For those who enjoy cricket, Australian commentator Bill Lawry is either revered or despised.
Lawry was an exceedingly successful captain of his nation's team and has a wealth of cricket knowledge and experience, some of which he occasionally brings to the microphone. An opening batsman able to bat for long periods and once described by an English journo, who must never have seen Boycott, as 'a corpse with pads on', Lawry captained Australia though twenty-five test matches before being dumped in 1970. Whatever you might think of him as a commentator or cricketer, no man deserves the treatment he suffered. The ACB didn't bother to tell him he'd been dumped. The first he knew of it was by way of a radio broadcas and harassment from reporters.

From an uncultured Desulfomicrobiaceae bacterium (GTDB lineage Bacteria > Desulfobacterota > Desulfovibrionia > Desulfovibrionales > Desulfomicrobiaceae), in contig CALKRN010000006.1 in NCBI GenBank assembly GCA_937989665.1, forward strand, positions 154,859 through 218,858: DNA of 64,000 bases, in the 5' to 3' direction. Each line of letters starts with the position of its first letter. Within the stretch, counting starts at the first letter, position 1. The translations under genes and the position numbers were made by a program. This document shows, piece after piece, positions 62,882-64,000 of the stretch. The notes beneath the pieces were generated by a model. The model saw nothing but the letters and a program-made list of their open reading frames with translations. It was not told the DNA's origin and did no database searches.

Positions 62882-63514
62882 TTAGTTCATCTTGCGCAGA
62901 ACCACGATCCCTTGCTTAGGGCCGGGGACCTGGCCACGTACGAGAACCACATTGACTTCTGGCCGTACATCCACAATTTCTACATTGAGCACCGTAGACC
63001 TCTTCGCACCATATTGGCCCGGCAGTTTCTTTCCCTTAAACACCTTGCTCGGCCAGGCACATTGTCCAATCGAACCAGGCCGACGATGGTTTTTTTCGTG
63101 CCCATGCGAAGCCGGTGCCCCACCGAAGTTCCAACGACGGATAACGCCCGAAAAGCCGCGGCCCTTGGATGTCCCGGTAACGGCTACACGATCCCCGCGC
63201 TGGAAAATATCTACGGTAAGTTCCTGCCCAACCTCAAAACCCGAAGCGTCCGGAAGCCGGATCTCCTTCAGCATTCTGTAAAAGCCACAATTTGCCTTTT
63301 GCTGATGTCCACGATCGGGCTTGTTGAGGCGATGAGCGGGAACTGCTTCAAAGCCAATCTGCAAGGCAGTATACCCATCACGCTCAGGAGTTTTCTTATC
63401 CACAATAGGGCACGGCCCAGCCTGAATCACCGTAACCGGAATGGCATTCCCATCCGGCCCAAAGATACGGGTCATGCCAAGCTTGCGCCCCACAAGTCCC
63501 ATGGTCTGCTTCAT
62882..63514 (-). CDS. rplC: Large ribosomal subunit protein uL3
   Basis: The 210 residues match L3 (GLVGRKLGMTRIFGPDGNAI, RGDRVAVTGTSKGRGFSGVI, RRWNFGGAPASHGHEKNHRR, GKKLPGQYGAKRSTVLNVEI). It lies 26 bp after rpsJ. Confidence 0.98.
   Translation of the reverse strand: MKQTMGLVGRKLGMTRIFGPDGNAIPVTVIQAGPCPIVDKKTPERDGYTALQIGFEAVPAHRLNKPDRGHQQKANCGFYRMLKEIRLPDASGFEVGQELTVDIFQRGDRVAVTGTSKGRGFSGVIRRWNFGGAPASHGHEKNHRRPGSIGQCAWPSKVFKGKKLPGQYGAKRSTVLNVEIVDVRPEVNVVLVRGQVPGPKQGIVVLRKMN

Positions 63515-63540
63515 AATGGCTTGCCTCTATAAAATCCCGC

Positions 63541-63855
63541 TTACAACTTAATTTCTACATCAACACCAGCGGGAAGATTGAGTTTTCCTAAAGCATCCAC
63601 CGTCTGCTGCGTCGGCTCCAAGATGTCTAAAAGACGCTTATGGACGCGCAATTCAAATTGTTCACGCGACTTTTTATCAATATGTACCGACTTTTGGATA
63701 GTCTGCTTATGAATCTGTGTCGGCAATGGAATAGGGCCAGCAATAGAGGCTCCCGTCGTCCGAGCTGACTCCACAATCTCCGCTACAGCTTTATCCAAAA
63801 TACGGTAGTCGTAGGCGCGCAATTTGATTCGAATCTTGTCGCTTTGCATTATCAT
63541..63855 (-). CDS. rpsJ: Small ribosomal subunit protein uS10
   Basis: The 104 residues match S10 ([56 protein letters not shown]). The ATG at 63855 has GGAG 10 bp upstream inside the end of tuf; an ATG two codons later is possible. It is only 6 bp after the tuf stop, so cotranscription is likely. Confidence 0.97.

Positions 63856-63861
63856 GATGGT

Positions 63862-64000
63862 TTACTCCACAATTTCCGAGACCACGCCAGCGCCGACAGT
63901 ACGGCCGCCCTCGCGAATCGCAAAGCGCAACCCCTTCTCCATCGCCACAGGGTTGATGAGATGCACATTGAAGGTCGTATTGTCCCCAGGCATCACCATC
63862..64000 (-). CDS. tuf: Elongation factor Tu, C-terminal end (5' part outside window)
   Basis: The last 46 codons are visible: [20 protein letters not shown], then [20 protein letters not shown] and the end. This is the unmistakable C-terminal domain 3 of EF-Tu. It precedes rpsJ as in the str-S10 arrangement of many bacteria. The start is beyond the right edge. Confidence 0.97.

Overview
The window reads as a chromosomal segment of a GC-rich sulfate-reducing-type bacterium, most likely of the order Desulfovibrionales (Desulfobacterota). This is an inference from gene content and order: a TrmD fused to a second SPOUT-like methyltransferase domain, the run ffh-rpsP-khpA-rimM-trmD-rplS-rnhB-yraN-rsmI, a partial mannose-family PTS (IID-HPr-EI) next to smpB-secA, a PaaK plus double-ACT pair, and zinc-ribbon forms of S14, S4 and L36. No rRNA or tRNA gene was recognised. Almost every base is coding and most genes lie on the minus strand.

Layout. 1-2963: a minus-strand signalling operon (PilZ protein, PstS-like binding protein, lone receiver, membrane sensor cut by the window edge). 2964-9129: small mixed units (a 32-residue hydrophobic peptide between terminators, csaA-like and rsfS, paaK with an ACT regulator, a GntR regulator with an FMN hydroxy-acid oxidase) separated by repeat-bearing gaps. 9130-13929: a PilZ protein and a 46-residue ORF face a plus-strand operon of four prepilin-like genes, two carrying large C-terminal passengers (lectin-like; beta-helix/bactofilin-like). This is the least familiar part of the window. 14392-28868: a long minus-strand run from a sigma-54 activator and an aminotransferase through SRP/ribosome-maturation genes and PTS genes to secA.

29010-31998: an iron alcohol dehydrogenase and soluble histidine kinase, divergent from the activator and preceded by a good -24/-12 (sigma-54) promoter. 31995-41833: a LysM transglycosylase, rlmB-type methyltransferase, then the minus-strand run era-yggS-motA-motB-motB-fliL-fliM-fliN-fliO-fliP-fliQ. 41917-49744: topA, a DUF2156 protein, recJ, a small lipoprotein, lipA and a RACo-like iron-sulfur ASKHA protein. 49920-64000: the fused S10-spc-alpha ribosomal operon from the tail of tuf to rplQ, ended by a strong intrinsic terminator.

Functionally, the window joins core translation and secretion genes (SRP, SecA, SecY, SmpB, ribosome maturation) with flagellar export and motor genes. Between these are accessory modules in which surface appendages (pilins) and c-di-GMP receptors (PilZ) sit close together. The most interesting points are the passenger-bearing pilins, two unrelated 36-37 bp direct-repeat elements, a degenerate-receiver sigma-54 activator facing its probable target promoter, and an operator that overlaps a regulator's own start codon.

Anyway, one thing is for sure. If you listen to Lawry's commentary, you need to be a competent linguist.
Here are just a few examples of Lawryisms, developed over thirty years of commentary.
There was one priceless moment during the Hobart test against Sri Lanks. Lawry was extolling the virtues of opening batsman Phil Hughes who was on 87, praising his temperament as an opener, citing his history of first class hundreds and his almost unique ability to make 'big hundreds.' Before he hd finished uttering that fateful 'big hundred,' Hughes was clean bowled.
Did Lawry even flinch? No. Without drawing breath he breezed on to some other unrelated subject.
For what it's worth, my favorite commentators are Ian Chappell and Tubby Taylor.
May 28 in history
3 hours ago